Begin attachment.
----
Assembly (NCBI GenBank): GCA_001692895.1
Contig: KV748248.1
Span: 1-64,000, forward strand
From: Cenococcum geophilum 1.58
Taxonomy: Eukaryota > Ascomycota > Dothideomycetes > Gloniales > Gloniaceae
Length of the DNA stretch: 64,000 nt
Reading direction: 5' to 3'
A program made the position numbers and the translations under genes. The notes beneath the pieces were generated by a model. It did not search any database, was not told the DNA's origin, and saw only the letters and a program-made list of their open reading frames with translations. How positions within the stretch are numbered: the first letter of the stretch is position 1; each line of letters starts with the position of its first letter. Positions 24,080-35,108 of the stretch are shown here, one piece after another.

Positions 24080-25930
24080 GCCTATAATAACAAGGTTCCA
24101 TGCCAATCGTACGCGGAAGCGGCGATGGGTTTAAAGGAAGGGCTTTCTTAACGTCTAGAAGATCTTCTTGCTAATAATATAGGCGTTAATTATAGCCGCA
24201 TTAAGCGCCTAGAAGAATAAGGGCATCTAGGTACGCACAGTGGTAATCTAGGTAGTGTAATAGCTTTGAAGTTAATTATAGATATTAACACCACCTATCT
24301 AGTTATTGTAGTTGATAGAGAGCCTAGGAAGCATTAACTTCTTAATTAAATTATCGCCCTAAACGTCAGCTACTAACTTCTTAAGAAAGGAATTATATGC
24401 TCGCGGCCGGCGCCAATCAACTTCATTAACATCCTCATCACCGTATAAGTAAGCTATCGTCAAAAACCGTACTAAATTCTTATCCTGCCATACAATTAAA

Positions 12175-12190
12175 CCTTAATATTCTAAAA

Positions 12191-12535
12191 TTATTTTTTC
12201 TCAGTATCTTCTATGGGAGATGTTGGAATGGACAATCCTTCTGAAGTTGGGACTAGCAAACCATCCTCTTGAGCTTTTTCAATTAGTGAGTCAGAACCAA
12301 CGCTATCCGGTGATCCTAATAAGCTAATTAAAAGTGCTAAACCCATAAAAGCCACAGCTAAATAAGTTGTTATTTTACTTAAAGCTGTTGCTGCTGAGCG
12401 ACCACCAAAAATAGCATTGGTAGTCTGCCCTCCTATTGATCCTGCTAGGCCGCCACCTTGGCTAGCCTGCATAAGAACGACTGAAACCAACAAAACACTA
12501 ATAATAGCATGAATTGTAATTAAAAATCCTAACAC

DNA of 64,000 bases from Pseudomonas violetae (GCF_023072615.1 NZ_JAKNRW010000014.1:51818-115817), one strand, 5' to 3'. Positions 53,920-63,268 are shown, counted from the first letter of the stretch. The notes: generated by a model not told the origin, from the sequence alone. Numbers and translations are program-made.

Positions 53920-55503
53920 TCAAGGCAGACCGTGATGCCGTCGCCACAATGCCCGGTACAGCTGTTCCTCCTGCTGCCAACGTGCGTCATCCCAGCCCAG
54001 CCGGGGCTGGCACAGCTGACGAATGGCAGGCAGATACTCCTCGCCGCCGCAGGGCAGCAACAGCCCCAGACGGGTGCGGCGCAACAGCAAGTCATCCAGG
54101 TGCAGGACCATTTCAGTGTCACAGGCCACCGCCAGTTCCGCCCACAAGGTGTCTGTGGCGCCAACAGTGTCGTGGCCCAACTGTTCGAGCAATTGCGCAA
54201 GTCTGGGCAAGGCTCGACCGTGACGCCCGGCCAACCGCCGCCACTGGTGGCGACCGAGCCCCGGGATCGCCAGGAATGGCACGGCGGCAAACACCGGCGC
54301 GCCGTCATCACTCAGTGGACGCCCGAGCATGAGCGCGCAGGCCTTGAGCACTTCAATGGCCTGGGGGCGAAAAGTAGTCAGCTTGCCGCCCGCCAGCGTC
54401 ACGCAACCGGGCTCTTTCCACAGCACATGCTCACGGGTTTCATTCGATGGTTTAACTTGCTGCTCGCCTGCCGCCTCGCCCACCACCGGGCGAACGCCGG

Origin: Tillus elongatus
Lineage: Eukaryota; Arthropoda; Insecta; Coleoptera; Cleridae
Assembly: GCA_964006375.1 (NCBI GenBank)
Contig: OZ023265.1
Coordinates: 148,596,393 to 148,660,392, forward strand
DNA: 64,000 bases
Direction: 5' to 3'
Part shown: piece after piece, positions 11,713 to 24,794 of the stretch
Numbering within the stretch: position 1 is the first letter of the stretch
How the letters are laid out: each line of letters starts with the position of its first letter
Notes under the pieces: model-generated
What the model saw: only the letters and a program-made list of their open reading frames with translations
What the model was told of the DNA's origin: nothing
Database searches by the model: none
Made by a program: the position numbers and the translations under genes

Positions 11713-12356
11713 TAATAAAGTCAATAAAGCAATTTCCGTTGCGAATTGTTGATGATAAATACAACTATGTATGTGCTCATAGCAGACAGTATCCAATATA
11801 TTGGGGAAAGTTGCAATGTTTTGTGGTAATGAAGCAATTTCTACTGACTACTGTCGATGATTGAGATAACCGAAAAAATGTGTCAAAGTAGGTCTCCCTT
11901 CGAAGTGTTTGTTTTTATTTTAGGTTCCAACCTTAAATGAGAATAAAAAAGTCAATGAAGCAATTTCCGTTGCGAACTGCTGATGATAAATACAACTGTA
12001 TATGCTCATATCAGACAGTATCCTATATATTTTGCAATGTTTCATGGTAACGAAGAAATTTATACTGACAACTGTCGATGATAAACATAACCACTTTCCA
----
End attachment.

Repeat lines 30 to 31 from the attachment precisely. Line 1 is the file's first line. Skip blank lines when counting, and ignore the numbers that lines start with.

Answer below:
54401 ACGCAACCGGGCTCTTTCCACAGCACATGCTCACGGGTTTCATTCGATGGTTTAACTTGCTGCTCGCCTGCCGCCTCGCCCACCACCGGGCGAACGCCGG

Origin: Tillus elongatus